For all informal enquiries please contact John Lester - jbl21@cam.ac.uk

Please quote reference PH05712 on your application and in any correspondence about this vacancy.

The University values diversity and is committed to equality of opportunity.

The University has a responsibility to ensure that all employees are eligible to live and work in the UK.

Research Associate (Fixed Term)

From Jobs at the University of Cambridge. Published on Mar 27, 2015.

Post-doctoral endothelial cell biochemist.

A Post-doctoral Research Associate position is available to work on the regulation of vascular endothelial cell activity by sub-endothelial collagens. The post is based in University of Cambridge, Department of Biochemistry, Central Cambridge working in the laboratory of Professor Richard Farndale, and is funded by a British Heart Foundation Programme grant.

The successful applicant will be qualified in biochemistry and/or cell biology, and will have a strong interest in receptor biology. He or she will be fully trained in cell culture, and will preferably be skilled in vascular biology and the measurement of endothelial cell activity. The successful applicant will extract and maintain primary human endothelial cells, and will study their regulation by specific collagen receptors. Transcriptome will be measured using next generation RNAseq, and the RA will apply ligand proximity assays to the identification of novel receptors, then explore the signals elicited in the cells by specific collagen fragments selected from our Collagen Toolkits.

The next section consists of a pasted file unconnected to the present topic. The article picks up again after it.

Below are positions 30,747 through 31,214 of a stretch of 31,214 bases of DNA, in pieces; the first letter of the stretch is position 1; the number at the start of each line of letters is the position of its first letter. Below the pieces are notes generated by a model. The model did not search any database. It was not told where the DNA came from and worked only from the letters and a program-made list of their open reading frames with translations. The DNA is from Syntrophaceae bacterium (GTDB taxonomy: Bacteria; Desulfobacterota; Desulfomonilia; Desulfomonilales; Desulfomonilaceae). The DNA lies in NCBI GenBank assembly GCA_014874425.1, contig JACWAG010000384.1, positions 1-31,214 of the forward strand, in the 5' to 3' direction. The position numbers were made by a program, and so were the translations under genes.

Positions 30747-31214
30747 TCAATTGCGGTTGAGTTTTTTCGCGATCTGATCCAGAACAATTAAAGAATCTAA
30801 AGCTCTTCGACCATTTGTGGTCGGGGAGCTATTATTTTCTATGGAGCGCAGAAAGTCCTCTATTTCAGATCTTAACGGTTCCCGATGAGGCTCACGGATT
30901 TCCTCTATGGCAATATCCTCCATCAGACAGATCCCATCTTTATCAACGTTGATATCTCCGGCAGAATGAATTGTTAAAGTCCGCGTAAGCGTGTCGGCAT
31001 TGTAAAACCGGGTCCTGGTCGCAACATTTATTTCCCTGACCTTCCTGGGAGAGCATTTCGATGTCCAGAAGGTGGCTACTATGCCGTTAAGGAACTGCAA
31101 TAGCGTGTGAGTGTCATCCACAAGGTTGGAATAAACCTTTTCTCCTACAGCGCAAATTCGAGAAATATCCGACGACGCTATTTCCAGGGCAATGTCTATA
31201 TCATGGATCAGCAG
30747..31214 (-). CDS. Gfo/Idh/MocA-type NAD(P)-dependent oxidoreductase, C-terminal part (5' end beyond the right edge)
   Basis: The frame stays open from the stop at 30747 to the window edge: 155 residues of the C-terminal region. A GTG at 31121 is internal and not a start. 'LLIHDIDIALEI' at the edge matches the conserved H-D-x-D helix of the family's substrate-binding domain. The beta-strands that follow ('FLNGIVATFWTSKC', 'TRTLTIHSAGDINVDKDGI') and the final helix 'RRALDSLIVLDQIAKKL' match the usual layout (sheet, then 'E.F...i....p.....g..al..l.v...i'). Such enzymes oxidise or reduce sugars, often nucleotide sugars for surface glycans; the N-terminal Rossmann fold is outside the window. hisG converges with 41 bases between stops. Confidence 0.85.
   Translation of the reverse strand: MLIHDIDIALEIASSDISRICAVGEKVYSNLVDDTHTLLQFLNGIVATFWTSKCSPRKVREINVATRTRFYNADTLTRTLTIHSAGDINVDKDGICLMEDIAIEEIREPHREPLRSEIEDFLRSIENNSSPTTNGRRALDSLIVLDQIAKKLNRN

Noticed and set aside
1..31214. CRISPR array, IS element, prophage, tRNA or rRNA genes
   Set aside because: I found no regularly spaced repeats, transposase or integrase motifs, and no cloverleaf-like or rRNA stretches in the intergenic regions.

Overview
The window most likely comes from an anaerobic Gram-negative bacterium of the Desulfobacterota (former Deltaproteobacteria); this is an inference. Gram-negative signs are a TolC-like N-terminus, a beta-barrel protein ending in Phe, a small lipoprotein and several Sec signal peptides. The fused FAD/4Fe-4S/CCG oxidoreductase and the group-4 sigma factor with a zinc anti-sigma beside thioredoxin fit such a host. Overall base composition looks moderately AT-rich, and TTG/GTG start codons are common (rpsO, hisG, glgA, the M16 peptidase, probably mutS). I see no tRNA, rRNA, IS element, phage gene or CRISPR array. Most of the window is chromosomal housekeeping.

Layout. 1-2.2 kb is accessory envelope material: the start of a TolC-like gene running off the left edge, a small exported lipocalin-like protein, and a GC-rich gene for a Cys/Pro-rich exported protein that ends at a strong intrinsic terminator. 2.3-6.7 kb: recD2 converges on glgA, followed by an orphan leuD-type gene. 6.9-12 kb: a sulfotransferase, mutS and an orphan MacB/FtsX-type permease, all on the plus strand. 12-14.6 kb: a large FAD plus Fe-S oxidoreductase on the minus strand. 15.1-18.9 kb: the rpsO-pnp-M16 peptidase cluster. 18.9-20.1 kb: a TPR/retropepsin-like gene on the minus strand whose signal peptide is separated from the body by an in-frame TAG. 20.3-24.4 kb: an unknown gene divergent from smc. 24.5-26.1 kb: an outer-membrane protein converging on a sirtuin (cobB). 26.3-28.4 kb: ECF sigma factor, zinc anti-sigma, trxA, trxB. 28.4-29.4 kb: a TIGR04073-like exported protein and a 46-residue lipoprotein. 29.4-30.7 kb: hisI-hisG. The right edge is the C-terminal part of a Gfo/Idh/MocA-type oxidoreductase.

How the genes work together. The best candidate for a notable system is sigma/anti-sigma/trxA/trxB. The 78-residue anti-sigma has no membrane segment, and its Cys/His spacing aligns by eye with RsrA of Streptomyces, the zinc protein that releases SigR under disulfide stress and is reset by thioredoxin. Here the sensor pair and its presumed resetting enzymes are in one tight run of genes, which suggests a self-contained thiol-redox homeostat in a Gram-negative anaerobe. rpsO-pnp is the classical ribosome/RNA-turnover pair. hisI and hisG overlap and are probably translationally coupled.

Candidates should have a PhD or the equivalent in a relevant science.

Interviews are anticipated during late April/early May.

Fixed-term: The funds for this post are available for 42 months until 30 November 2018 in the first instance.

To apply online for this vacancy, please click on the 'Apply' button below. This will route you to the University's Web Recruitment System, where you will need to register an account (if you have not already) and log in before completing the online application form.

For all informal enquiries please contact Professor Richard Farndale - rwf10@cam.ac.uk

Please quote reference PH05769 on your application and in any correspondence about this vacancy.

The University values diversity and is committed to equality of opportunity.

The University has a responsibility to ensure that all employees are eligible to live and work in the UK.